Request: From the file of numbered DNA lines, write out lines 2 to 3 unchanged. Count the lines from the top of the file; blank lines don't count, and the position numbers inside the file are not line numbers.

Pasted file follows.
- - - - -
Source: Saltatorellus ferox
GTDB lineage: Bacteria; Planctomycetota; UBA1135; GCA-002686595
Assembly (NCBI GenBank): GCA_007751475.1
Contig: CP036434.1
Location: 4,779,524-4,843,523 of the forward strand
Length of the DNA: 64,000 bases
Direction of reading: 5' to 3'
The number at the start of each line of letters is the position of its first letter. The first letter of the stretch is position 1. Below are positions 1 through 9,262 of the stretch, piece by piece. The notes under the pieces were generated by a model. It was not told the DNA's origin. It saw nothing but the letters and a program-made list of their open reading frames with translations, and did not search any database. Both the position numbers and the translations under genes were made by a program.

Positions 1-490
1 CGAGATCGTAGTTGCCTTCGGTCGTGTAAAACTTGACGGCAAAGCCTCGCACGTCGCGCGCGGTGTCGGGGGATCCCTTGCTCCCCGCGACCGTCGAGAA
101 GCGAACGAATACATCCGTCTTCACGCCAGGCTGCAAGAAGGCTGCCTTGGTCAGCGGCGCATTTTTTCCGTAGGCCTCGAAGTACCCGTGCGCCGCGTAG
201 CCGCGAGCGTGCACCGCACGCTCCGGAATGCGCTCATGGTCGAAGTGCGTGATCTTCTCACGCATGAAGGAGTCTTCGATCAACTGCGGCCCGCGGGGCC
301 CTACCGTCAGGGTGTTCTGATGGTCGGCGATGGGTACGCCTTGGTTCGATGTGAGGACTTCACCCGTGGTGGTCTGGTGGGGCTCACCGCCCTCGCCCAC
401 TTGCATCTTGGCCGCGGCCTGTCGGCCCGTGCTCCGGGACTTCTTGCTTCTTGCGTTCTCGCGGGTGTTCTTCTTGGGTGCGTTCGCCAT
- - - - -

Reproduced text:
GTDB lineage: Bacteria; Planctomycetota; UBA1135; GCA-002686595
Assembly (NCBI GenBank): GCA_007751475.1